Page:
Good point, you are correct, but (as I'm guessing you're aware) evolution doesn't speak to creation, that's a different theory. I know that it's usually confused, though (I've been in the South myself a few times and currently live in Kentucky), so I generally start by explaining that evolution doesn't say anything about the creation of the universe, Earth, or even the first replicator. Those are covered in alternate theories... I do find the confusion you mention is prevalent.
It's actually harder than that to compare Genesis to our scientific understanding of the universe given that light is created before the sun, and so are plants. There are two creation stories in Genesis and they contradict each other on a number of points. Still if the person you're talking to isn't going to get into the details that strategy can be useful for educating them enough to not want to "fight" against reality.
I like to use Song of Solomon on bible literalists; Chapter 4 uses the phrase "my sister my spouse" on several verses. Interestingly this phrase is also useful in dating the poem as it refers to a late Sumerian tradition. Their Gods marred brother to sister though this was forbidden among humans and as a result of their Gods practice (later adopted by the Pharaohs as they became "living gods") it became romantic to call your spouse "my sister" or "my brother" as the case may be.
You should check out the Sumerian creation myths, though I'll warn you it isn't exactly safe for work...
What do you imagine is the makeup of the Christian population?
People ignorant of science, logic, reason, and philosophy who've either been browbeaten or brainwashed into believing some incarnation of mythology based on bronze-age nomadic Jewish traditions that have evolved over time to incorporate aspects of Zoroastrianism, Mithraism, various Greek and pagan influences, and other cultural artifacts.
That being said the bible is available in over 4,000 languages (http://worldbibles.org/index). I am more familiar with the international spread of Christianity than perhaps you imagine. Various Christian ministry groups heavily emphasize translating and distributing their version of divine "truth" in the native languages of the places where they are proselytizing. Even internationally there are translated bibles, both written and electronic spoken versions, available but rarely used for serious theological study. Indeed I wish it were not true; the more people read that book the fewer people will claim to follow it.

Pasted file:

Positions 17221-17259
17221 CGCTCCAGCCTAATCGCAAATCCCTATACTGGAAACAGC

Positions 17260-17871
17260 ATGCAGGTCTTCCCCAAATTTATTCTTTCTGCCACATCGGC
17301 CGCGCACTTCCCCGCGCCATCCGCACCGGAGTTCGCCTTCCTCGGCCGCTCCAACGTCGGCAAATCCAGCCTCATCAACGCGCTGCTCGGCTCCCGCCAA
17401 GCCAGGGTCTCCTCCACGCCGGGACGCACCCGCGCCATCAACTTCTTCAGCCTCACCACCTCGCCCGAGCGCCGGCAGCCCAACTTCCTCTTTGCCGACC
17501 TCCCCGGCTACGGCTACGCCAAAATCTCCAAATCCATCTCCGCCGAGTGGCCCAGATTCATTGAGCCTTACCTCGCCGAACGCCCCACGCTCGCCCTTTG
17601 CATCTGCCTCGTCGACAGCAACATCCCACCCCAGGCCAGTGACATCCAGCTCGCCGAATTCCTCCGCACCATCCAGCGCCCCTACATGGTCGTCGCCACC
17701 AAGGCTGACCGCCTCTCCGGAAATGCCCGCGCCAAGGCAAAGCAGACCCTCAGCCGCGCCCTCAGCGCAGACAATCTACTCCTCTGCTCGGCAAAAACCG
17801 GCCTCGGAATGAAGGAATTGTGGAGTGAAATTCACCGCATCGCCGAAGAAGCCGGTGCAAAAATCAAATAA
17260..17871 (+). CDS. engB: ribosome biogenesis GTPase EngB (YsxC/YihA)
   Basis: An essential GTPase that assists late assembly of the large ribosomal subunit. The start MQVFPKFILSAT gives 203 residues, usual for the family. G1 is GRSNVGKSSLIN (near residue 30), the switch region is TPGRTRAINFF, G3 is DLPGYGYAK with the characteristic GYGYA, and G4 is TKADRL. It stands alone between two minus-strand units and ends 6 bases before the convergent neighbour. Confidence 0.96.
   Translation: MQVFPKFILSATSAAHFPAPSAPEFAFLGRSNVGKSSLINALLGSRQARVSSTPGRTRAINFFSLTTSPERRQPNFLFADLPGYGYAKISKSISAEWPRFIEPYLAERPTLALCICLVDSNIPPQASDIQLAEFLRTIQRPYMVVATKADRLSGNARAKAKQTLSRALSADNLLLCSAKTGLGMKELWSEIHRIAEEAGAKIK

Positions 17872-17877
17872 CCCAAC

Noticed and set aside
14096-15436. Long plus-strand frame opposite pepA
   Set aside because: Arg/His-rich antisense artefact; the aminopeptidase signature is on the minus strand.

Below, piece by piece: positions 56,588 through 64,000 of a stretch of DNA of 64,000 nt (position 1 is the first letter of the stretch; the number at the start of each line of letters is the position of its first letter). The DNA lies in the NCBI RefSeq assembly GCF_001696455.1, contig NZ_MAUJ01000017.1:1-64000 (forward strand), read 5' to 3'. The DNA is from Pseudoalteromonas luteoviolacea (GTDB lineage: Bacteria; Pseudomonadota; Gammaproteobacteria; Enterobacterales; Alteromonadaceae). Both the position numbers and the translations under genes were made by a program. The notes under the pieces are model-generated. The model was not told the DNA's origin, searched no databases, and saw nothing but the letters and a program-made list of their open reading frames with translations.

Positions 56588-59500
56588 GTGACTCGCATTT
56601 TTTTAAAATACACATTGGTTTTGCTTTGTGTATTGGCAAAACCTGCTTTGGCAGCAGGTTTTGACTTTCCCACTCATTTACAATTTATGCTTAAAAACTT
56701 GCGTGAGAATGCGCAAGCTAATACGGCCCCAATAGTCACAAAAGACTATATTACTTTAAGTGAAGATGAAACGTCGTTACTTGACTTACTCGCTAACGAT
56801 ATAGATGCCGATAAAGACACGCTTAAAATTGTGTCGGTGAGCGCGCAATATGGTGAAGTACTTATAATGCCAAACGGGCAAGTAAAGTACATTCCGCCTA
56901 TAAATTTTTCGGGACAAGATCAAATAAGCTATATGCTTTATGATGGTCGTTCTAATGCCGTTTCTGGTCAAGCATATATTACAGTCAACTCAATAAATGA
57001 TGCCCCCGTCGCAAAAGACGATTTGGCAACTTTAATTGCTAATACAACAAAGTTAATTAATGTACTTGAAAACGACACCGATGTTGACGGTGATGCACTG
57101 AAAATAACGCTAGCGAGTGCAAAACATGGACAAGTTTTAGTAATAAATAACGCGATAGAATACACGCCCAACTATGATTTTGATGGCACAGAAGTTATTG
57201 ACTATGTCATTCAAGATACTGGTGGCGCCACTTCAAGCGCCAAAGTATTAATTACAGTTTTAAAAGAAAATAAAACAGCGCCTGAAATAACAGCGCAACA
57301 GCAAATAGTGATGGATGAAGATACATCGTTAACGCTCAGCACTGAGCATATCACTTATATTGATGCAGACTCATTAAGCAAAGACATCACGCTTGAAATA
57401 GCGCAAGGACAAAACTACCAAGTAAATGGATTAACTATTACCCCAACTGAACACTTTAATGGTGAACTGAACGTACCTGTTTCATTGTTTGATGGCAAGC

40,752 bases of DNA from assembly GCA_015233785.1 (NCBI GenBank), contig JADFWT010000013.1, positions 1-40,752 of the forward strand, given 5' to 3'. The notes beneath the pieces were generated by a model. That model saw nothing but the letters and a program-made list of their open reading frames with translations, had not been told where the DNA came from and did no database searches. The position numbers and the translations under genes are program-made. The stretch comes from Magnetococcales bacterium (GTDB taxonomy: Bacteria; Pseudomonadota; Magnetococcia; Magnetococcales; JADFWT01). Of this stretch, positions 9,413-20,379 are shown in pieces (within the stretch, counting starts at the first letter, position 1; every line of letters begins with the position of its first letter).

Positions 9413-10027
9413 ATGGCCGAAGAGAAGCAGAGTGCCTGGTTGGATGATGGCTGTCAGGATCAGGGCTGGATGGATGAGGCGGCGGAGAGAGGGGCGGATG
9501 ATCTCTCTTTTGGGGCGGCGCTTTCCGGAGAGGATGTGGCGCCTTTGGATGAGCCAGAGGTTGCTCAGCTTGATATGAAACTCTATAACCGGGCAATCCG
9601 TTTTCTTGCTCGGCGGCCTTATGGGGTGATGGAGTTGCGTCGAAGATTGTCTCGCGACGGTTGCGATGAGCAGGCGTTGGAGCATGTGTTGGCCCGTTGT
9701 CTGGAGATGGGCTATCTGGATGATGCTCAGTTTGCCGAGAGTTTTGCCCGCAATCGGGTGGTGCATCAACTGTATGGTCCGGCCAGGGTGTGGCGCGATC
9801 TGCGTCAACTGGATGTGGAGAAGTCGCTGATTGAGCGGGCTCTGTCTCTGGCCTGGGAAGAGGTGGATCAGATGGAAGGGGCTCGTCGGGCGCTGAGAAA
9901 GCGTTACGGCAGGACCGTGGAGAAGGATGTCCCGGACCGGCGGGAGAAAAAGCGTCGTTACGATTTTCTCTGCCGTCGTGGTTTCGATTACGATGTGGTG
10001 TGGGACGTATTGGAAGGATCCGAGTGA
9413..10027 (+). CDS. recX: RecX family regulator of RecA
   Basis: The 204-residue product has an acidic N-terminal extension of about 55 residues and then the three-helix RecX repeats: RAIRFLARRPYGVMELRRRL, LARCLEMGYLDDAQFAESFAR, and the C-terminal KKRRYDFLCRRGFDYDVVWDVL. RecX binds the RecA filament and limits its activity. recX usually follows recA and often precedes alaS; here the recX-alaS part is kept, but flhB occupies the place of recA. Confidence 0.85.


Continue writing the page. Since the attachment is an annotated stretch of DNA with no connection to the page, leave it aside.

I'd say that evolution doesn't exclude the possibility of a physical Adam and Eve, and also that a physical Adam and Eve isn't strictly necessary to support the doctrine of a 'fall', although some actual physical event - the orignal sin, would have had to occur, otherwise the relevant New Testament passages that refer to it become problematic.
I'm glad you feel that way. Not everyone agrees with you.
I find that most Christians (people in general, really) are startlingly ignorant of the content of the bible and the actual mechanisms and theory of evolution.
Which is, in itself, not that suprising given that most Christians do not have the text in their own language, or are not afforded a sufficient education to be able to read, or are prevented from meeting together and discussing such matters by hostile authorities, or a combination of those factors.
Given that I am discussing American Creationists and given the large number of translations into English this statement is nonsensical. They choose not to bother with it. There are more fun ways to spend their time. The number of Christians I've met who cannot read a bible due to lack of education is very, very low. It's simply not an excuse the vast majority of them can call upon when admitting their ignorance of the book.
I never understood why evolution is such a threat to religion.
It is often considered a threat to Christianity because without a literal Adam and Eve there was no "fall" and therefor we didn't inherit a "sinful nature" from them making the need for God to sacrifice himself, as a child of himself, to himself, to save us from himself, unnecessary. You are correct, though, that it is often literalists who take the most offense to the notion of evolution. I find that most Christians (people in general, really) are startlingly ignorant of the content of the bible and the actual mechanisms and theory of evolution.